John Keats, that master of English odes, once called autumn a “Season of mists and mellow fruitfulness, / Close bosom-friend of the maturing sun; / Conspiring with him how to load and bless / With fruit the vines that round the thatch-eves run;.” His use of language in “To Autumn” conveys the season as rich with comforting sights and sounds. But what does it take for a piece of music to possess this quality? Although I can only imagine how Keats would react to the music below, he was clearly onto something when he said “Where are the songs of Spring? Ay, where are they? / Think not of them, thou hast thy music too, –”
For music to have an autumnal quality, it must embody the season’s essential contradiction: beauty caused by decay. Yes, those shades of red, yellow and orange sure are nice, but those leaves are dying, friend. But it’s not a dramatic, crushing death. It’s something much more serene and inspires more contemplation than horror. So when we consider what metal to enjoy on our constitutional October walks, I’d say most death metal and thrash is off the list. The speedier and blast-heavy forms of black metal don’t quite fit either. The music should still be heavy of course, but the power comes more from the atmosphere than the technique. The mood should be bittersweet and melancholic, rather than enraged. It should leave you in a thoughtful place, contemplating your place in the world, your fist supporting your chin — rather than pounding the air.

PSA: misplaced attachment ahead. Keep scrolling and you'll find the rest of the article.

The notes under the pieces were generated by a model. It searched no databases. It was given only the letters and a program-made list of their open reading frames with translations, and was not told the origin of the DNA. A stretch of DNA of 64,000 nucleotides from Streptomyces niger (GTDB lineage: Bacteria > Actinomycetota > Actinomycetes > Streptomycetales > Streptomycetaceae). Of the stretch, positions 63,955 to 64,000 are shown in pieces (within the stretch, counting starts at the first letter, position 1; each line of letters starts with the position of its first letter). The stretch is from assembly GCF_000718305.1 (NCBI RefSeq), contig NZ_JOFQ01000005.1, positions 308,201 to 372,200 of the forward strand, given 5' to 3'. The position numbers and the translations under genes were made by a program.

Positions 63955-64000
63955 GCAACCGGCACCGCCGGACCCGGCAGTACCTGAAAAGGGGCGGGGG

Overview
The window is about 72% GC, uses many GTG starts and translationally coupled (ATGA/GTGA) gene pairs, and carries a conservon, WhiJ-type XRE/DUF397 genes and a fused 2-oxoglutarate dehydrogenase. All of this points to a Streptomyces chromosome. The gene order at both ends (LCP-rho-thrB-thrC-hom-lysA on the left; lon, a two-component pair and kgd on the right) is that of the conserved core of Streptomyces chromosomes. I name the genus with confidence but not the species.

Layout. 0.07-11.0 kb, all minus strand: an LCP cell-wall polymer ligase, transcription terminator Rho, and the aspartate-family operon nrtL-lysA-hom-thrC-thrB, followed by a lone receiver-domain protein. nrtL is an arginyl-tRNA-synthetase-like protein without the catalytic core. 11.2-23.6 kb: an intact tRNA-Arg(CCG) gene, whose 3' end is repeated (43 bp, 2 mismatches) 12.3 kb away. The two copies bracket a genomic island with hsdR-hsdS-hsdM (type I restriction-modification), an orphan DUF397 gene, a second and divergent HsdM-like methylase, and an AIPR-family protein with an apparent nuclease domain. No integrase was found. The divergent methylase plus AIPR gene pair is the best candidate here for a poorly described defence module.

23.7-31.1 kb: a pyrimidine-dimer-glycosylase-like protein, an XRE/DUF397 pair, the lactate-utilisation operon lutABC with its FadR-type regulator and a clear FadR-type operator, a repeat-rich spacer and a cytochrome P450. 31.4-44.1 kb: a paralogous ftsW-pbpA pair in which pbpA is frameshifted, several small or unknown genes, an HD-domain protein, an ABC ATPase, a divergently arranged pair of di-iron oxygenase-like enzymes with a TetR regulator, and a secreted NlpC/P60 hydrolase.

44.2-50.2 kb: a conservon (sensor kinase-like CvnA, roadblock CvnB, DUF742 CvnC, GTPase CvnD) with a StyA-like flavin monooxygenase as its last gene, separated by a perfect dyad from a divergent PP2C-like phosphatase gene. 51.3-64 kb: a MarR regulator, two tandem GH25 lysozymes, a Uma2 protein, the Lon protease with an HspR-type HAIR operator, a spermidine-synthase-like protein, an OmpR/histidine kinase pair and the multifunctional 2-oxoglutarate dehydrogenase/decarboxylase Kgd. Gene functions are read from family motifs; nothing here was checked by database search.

Starting to get the idea? Good. Now get your pumpkin- and/or apple-spiced drink or dish ready (because these things are unironically good and hating them doesn’t make you an interesting person) and let’s open up our treasury of great autumn music!
(Oh, and just a quick note: this is meant to be a general autumn list, not a Halloween list — which is why I didn’t include horror-themed death metal bands or the Misfits this time around. So no, I didn’t forget about Walk Among Us or The Crow soundtrack, they’re just not on today’s syllabus.)
Type O Negative- October Rust